xt78930nvt7c https://exploreuk.uky.edu/dips/xt78930nvt7c/data/mets.xml Kentucky Kentucky Press Association Kentucky Press Service University of Kentucky. School of Journalism 1991 Call Number: PN4700.K37 Issues not published 1935 Aug - 1937 Oct, 1937 Jul - 1937 Aug, 1939 Oct - Dec, 1940 Jan - Mar, 1951 Aug - 1956 Sep. Includes Supplementary Material:  2005/2006, Kentucky High School Journalism Association contest 2004-2005, Advertising excellence in Kentucky newspapers 2003-2005, Excellence in Kentucky newspapers newsletters  English Lexington, KY.: School of Journalism, University of Kentucky Contact the Special Collections Research Center for information regarding rights and use of this collection. The Kentucky Press Press -- Kentucky -- Periodicals The Kentucky Press, May 1991 Vol.62 No.5 text The Kentucky Press, May 1991 Vol.62 No.5 1991 2019 true xt78930nvt7c section xt78930nvt7c _____________________________._______.___._._.- ______________________________——
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_, Off1c1a1 Publicat1on of the Kentucky Press Serv1ce - Vol. 62, No. 5 — May 1 991'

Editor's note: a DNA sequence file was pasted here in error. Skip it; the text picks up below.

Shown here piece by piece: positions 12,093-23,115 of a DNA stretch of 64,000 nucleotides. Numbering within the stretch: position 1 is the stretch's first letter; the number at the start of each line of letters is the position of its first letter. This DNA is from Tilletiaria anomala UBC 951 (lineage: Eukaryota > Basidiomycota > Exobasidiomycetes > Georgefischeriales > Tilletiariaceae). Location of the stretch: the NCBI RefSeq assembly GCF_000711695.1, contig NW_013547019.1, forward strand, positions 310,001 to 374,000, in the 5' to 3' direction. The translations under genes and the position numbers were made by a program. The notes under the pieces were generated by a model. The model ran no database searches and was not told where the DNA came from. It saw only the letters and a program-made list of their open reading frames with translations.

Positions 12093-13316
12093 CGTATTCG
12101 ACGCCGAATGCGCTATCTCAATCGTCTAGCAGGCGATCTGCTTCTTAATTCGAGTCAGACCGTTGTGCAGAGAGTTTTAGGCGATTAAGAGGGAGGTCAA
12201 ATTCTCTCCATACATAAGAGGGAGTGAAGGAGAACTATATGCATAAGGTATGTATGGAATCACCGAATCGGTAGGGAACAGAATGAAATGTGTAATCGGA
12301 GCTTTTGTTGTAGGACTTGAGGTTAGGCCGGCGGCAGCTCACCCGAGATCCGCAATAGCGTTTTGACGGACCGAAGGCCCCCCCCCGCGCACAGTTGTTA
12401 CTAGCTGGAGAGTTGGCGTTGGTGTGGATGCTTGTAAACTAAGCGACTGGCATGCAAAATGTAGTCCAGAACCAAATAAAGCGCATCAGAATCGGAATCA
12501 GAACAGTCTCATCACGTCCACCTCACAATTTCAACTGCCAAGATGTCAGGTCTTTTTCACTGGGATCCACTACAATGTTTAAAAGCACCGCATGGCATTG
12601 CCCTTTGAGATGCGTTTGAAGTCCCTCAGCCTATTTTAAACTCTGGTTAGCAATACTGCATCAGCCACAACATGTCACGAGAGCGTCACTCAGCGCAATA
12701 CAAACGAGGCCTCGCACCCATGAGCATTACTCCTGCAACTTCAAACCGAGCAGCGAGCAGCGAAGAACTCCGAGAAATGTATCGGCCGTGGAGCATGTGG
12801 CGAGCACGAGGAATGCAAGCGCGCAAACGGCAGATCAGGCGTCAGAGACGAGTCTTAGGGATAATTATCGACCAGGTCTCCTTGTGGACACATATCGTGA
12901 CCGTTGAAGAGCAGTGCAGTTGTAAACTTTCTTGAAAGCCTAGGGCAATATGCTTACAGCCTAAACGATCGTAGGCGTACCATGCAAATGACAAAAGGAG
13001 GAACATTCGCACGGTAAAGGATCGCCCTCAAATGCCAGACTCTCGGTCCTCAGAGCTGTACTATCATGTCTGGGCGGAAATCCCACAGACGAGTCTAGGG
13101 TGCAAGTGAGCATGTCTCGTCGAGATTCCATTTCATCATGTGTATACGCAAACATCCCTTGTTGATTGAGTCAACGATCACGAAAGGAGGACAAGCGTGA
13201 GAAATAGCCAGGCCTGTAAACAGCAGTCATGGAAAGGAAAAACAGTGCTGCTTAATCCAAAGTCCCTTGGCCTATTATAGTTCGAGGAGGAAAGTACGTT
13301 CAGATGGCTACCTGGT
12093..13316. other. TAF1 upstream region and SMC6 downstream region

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7‘ 2 ‘ ., Advertising 7-; - Mercury, Nezos8Times, Sentinel-News, Gleaner, Messenger-Inquirer . . '
a. - p , ~ General A , . 5 Wln top award 5 for advertlsmg
‘ V 1 1‘ lg Excellence _ Papers in Carlisle, Those attending the seminar Scott Dillingham, Dawson Springs

.; 2 22,2 _ V g ,1 g .._. Georgetown, Shelbyville, Henderson were Donna Crowe, Adair Progress; Progress; ' ,

3- . .. ’.i;-.2Wgen,,1; 7 and Owensboro took top honors in the Joyce Prison and Betty Bogart Await Coleman Love, Cindy Senior

2 ~ a j; j-. -2; ‘:I-:' 'ir1iigigz';i1zgrf3 . ’ 1991 KPA Advertising Contest during chian News-Express; Jerry and Terry See 59min r